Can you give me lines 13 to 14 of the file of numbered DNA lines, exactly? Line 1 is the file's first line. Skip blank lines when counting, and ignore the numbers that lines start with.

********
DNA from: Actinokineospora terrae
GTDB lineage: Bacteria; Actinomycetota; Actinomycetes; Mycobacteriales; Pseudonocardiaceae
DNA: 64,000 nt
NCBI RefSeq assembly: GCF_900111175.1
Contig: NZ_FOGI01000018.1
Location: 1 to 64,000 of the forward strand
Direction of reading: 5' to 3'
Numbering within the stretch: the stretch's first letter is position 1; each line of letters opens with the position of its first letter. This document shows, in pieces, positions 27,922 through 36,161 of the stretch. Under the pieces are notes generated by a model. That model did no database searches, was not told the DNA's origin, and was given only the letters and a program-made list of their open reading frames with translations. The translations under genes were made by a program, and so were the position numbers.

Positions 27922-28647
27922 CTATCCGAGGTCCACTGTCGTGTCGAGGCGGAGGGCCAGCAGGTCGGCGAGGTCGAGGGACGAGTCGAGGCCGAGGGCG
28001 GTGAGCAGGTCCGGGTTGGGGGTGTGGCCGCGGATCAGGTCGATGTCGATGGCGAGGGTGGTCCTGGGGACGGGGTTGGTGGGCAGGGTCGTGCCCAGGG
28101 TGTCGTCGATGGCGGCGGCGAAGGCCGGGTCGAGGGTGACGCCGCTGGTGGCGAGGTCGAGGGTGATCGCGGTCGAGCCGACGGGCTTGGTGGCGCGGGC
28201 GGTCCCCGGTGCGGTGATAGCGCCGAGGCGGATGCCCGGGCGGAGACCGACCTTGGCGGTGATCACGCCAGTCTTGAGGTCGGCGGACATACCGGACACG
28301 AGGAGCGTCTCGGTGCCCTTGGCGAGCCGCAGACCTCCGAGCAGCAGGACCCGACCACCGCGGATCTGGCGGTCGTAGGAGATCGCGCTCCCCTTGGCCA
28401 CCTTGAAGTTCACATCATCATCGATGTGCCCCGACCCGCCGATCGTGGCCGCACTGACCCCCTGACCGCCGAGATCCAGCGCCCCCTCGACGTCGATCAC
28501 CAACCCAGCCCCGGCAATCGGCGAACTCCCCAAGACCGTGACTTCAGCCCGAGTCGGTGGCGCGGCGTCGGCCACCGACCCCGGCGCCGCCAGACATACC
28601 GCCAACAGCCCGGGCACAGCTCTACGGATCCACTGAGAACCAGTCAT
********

28201 GGTCCCCGGTGCGGTGATAGCGCCGAGGCGGATGCCCGGGCGGAGACCGACCTTGGCGGTGATCACGCCAGTCTTGAGGTCGGCGGACATACCGGACACG
28301 AGGAGCGTCTCGGTGCCCTTGGCGAGCCGCAGACCTCCGAGCAGCAGGACCCGACCACCGCGGATCTGGCGGTCGTAGGAGATCGCGCTCCCCTTGGCCA